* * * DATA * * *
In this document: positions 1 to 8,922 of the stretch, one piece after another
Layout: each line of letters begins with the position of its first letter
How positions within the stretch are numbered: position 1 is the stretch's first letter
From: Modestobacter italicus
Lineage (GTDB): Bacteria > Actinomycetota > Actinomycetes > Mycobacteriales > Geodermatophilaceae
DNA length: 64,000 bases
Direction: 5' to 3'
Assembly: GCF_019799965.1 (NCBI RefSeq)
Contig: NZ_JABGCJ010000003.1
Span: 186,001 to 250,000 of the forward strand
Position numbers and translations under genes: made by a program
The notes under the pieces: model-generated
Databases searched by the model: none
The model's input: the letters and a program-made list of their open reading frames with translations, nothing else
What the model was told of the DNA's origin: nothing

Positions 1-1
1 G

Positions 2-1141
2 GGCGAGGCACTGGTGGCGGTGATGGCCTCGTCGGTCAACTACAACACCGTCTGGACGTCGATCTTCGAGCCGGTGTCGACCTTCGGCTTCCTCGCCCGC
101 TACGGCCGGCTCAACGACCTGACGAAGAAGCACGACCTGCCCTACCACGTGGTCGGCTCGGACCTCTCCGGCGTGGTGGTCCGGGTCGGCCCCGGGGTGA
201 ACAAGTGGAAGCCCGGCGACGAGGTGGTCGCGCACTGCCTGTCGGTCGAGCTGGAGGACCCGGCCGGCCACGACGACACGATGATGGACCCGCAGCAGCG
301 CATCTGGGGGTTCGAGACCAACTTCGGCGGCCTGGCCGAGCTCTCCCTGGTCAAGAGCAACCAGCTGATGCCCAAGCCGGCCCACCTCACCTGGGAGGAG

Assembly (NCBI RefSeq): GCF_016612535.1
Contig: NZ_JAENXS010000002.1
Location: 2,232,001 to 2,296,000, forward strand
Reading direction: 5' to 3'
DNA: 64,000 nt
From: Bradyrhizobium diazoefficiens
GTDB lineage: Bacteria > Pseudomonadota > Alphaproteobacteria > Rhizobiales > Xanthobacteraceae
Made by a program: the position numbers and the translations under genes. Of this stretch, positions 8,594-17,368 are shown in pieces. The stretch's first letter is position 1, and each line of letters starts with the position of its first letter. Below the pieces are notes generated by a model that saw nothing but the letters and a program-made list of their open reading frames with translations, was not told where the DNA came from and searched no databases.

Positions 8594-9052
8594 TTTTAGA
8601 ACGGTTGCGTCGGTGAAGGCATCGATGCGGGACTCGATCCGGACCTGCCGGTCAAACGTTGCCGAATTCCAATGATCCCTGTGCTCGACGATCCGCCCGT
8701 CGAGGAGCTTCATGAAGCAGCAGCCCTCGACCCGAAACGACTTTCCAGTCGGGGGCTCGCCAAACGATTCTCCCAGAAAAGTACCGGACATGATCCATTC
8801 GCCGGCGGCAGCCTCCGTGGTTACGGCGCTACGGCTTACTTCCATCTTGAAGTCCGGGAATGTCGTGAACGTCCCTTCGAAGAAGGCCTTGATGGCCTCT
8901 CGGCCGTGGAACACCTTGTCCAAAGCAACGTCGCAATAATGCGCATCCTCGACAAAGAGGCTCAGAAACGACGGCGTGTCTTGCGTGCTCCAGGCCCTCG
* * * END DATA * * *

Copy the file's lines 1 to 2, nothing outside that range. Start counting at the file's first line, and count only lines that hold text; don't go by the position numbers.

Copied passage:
In this document: positions 1 to 8,922 of the stretch, one piece after another
Layout: each line of letters begins with the position of its first letter